It is no cause for celebration that the involvement of law enforcement is required to secure our fundamental property rights and protect a core value that is an indivisible part of who we are: academic freedom; the ability of our faculty and students to pursue their scientific interests without interference. We have said from the beginning that we would honor our commitment to protect the university’s rights and values.
The UCPD has been asked to secure the property and, if need be, arrest and detain those who continue to trespass and/or violate other laws of the state. The purpose of today’s action is to ensure our faculty and students can conduct the research projects to which they have devoted much of their academic and professional lives. Over the course of the last three weeks we have consistently stated that the field must be prepared for research crops by the middle of May, and we simply cannot wait any longer lest our faculty and students lose a full year of work. As the dean of our College of Natural Resources, Keith Gilless, has made clear, you simply can’t engage in meticulous plant research with dozens of uninvited, untrained and unsupervised “guests” roaming around what is an open-air laboratory, doing what ever they please.
We did not come to this decision lightly. Despite growing concern and demands for action emanating from our faculty and neighbors, we have patiently tried to engage the occupiers in discourse that could have led to a very different outcome. Dean Gillless has been down to the tract on numerous occasions to speak with the occupiers, we met with their representatives and attorney, and continued to present ideas that would have allowed for a peaceful resolution. We also offered a proposal that would have addressed the shared interests of the campus, the surrounding community and at least those members of the occupation group who claimed that their actions were solely about the establishment of urban agriculture on the tract. Early on we made it very clear that there was room for both research and urban agriculture, and asked only that the occupiers vacate our land and return full control and supervision of the property to the campus. We also promised to cease efforts to pursue criminal charges and/or civil litigation if they would only leave and refrain from unauthorized entry onto our land. This gradual approach reflected a genuine effort on our behalf to reach a peaceful conclusion that would allow our research to re-start while establishing a dialogue with all interested parties concerning how the unused portion of the land could be repurposed. At every step of the way our efforts were either rejected or ignored, and sadly we have now run out of time.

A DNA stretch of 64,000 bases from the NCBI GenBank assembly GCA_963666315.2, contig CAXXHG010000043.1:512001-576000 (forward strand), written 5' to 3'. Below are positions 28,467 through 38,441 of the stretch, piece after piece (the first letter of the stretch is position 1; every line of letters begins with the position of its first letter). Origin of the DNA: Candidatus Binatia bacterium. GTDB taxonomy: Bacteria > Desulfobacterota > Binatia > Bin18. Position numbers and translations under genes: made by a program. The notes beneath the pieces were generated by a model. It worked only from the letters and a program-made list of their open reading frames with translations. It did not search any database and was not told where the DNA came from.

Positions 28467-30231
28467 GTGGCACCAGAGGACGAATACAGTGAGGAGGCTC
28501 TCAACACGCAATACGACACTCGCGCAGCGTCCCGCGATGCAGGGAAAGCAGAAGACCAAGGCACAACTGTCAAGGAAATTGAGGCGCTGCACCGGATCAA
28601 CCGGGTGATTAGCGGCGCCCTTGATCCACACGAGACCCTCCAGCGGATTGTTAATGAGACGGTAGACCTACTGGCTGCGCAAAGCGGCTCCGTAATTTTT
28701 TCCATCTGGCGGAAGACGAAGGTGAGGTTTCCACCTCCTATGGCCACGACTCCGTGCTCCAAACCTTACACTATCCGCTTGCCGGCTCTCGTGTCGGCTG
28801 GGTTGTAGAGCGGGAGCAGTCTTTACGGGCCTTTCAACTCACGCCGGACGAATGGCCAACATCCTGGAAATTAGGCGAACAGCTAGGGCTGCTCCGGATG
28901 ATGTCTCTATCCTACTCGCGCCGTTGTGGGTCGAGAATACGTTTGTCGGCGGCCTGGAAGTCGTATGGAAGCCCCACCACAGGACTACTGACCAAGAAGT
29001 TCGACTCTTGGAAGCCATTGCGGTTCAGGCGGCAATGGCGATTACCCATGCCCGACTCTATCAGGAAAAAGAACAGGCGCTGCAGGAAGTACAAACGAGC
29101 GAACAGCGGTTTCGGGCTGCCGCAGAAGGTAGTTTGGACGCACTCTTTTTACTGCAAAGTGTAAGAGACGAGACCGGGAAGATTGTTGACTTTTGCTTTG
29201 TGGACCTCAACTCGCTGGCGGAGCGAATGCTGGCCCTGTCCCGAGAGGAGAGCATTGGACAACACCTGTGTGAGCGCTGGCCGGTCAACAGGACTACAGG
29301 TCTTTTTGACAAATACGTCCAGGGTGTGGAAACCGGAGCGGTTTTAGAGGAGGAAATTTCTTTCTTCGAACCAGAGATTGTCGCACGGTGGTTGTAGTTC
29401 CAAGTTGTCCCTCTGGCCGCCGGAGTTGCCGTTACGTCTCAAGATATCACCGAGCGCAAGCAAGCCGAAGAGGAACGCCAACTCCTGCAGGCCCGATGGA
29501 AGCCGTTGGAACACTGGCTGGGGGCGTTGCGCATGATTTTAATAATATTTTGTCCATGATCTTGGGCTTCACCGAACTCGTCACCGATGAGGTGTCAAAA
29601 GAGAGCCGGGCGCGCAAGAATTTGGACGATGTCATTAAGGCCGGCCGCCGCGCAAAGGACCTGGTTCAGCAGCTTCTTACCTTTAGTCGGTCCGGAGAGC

On Saturday morning Dean Gilless organized a meeting to begin discussions about models for a community partnership that would support and sustain urban agriculture on the Gill Tract. Representatives of the occupation were invited to attend if they would simply meet our minimal conditions that would have allowed research to commence this week. They refused, offering a variety of excuses, including the claim that they wouldn’t participate in a “super secret” meeting attended by members of the Albany and University Village communities, along with representatives of non-profits involved in urban agriculture, the City of Albany, the Albany schools, the USDA, the UC Cooperative Extension, as well as faculty members and a journalist. We remain mystified and disappointed that the occupiers just could not take “yes” for an answer.
Saturday’s meeting was but a preliminary step. As Dean Gilless stated in an open letter issued after the meeting, “I am committed to facilitating an effective partnership between my College and the community around how urban agriculture and research can go beyond mere co-existence.” Going forward, we are committed to the broadest possible participation in the discussions about, and implementation of that partnership. In so far as the short- and long-term future of the land is concerned, we will continue the collaboration that has characterized our relationship with the Albany community in all matters related to future use of this property.
Unfortunately, there have been some acts of vandalism to fences and signs at the Gill Tract, and we will need to ascertain if there has been any serious damage to ongoing projects, or cleanup that will further delay research operations. In the days ahead we will be assessing that damage and the required repairs, even as we work to preserve the crops planted by the occupiers where there is no conflict with our research needs.
This statement, like every previous message, is the result of a careful, broad-based decision-making process that includes senior administration leaders, the chair of our Academic Senate and other members of faculty, the deans of the College of Natural Resources and the Graduate Division, UCPD, Student Affairs and Community Relations.
Executive Vice Chancellor and Provost
Vice Chancellor, Administration and Finance